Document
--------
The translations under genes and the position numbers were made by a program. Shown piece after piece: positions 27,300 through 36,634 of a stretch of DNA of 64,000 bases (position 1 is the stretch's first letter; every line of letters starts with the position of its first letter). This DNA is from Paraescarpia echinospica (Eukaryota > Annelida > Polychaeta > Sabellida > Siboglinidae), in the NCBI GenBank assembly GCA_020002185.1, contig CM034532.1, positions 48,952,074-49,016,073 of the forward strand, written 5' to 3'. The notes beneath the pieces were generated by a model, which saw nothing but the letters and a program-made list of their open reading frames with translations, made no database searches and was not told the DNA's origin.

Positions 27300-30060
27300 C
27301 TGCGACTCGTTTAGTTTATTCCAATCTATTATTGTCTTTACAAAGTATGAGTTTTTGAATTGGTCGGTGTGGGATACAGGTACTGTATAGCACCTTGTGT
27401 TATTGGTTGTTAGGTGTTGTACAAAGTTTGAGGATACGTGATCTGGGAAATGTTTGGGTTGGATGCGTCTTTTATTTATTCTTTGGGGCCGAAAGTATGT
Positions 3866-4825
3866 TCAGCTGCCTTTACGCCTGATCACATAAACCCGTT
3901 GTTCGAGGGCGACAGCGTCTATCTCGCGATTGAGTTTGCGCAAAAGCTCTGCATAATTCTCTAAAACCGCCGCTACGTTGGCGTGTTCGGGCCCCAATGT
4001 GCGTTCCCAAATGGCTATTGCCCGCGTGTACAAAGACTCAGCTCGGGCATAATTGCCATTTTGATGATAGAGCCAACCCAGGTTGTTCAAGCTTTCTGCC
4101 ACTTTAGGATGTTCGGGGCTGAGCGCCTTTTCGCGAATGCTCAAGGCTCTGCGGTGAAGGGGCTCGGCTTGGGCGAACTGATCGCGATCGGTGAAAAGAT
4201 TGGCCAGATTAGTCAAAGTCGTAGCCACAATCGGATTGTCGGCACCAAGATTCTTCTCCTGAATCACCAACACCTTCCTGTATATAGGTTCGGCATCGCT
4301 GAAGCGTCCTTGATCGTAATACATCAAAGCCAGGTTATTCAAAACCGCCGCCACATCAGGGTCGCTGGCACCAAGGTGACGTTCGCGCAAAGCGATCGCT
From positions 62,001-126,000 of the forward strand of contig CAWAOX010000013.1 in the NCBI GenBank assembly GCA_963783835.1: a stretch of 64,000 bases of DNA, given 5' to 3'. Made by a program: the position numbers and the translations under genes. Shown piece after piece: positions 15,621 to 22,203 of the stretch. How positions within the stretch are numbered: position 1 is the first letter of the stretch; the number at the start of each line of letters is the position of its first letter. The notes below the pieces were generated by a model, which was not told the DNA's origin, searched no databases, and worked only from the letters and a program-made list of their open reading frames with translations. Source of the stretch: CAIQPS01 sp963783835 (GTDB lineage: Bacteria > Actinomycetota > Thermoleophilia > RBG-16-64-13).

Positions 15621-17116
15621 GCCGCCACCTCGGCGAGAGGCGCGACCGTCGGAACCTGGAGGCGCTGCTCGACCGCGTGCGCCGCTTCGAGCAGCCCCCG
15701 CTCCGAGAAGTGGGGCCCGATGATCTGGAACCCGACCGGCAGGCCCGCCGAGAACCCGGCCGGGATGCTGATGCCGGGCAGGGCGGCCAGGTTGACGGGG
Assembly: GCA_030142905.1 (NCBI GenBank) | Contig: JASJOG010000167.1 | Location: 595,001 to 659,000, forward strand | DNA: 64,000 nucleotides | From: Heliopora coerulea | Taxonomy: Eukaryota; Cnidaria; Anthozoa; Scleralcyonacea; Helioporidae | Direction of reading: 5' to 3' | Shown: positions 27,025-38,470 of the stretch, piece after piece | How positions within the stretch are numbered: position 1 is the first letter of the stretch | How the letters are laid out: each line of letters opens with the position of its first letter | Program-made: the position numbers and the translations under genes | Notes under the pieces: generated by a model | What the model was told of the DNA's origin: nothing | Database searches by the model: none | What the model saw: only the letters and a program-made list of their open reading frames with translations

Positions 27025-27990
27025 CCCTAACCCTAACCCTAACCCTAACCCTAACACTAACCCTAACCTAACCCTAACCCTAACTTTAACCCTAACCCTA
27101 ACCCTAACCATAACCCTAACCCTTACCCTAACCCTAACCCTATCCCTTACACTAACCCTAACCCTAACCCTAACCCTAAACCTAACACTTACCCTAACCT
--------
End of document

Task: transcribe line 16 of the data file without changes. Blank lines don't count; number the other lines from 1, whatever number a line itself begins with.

15701 CTCCGAGAAGTGGGGCCCGATGATCTGGAACCCGACCGGCAGGCCCGCCGAGAACCCGGCCGGGATGCTGATGCCGGGCAGGGCGGCCAGGTTGACGGGG